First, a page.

Russia-Ukraine reside updates | Ukraine says controls ‘half’ of Severodonetsk

Ukrainian troops have beaten back Russian forces to control half of a flashpoint eastern city, local officials said, as President Volodymyr Zelensky visited the front lines to support his country’s “true heroes”.

Meanwhile, Zelensky said on June 3 that his country’s military would fend off the Russian invasion in a video marking 100 days of Moscow’s all-out assault on its pro-democracy neighbor.

Meanwhile, External Affairs Minister S. Jaishankar said that India is not a conduit for Russian oil sales to other countries, categorically denying international media reports that suggest Indian private refiners are “profiteering” by buying Russian crude at discounted rates and then selling it to other buyers at much higher prices.

Read more news on the ongoing Russia-Ukraine crisis here.


NATO nations block Russian envoy’s plane from Serbia visit

Serbia and Russia on Monday formally confirmed that a planned visit by Russia’s Foreign Minister to the Balkan country will not take place, with Moscow accusing the West of preventing the trip.

The announcement followed reports that Serbia’s neighbors — Bulgaria, North Macedonia and Montenegro — had refused to allow Sergey Lavrov’s plane to fly through their airspace to reach Serbia.

“An unthinkable thing has happened,” Mr. Lavrov said during an online news conference Monday. “A sovereign state has been deprived of its right to conduct foreign policies. The international activities of Serbia on the Russian track have been blocked.”— AP


UK boosts Ukraine support with high-tech missile system

The British government said Monday that the multiple-launch rocket systems it is offering to Ukraine will bring “a significant boost in capability” for the country’s efforts to resist Russia’s invasion, which loomed large over D-Day commemorations in northern France.

The statement came after comments Sunday by Russian President Vladimir Putin, who warned the West against sending longer-range rocket systems to Ukraine, where the war was in its 103rd day.— AP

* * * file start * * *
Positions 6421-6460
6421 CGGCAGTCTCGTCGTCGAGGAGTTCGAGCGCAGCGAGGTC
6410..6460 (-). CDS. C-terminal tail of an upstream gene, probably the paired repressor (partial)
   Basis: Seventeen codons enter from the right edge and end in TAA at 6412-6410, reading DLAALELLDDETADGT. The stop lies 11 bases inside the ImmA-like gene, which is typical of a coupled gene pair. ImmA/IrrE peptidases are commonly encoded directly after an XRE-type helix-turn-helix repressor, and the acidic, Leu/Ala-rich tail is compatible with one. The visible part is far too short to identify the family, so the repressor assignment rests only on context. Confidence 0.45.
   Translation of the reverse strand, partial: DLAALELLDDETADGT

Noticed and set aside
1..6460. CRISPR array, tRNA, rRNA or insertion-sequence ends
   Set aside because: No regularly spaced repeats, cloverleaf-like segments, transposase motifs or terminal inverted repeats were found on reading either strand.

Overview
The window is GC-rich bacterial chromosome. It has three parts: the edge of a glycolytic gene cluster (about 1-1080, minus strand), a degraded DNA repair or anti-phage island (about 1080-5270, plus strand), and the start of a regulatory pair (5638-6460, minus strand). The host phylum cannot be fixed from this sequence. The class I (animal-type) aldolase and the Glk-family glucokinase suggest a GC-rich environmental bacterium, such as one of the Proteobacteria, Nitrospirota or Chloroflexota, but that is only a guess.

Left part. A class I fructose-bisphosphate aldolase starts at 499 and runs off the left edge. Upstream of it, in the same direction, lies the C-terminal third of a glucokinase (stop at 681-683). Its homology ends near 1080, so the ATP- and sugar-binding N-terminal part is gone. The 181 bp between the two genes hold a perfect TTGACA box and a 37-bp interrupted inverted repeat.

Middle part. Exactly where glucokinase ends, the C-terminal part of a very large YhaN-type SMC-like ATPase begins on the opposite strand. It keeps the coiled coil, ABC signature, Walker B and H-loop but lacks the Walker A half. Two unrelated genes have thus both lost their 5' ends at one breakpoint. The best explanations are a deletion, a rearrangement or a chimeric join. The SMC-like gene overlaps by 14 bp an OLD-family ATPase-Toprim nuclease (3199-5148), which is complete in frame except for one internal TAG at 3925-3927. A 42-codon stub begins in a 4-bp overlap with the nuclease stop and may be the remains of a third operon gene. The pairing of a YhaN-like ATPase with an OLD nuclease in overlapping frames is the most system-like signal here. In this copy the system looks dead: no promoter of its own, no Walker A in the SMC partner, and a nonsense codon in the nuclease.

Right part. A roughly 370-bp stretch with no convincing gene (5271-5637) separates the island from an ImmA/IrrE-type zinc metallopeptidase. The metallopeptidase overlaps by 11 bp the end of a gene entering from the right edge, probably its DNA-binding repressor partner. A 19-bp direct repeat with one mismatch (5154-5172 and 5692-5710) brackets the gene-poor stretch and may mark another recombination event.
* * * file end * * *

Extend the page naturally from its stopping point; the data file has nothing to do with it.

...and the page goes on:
Don’t close the embassy, ​​US ambassador tells Russia

Russia should not close the US embassy despite the crisis triggered by the war in Ukraine because the world’s two biggest nuclear powers must continue to talk, the US ambassador to Moscow was quoted as saying on June 6.

President Vladimir Putin has cast the invasion of Ukraine as a turning point in Russian history: a revolt against the hegemony of the United States, which the Kremlin chief says has humiliated Russia since the 1991 fall of the Soviet Union.

Ukraine — and its Western backers — says it is fighting for its survival against a reckless imperial-style land grab which has killed thousands, displaced more than 10 million people and reduced swathes of the country to wasteland. – Reuters


Ukraine says position has ‘worsened a little’ in Sievierodonetsk fighting

The position of Ukrainian forces fighting in the eastern city of Sievierodonetsk has “worsened a little”, the regional governor said on June 6.

“Our defenders managed to undertake a counter-attack for a certain time; they liberated almost half of the city. But now the situation has worsened a little for us again,” Luhansk regional governor Serhiy Gaidai told national television. – Reuters


UK says Russia struck rail infrastructure in Kyiv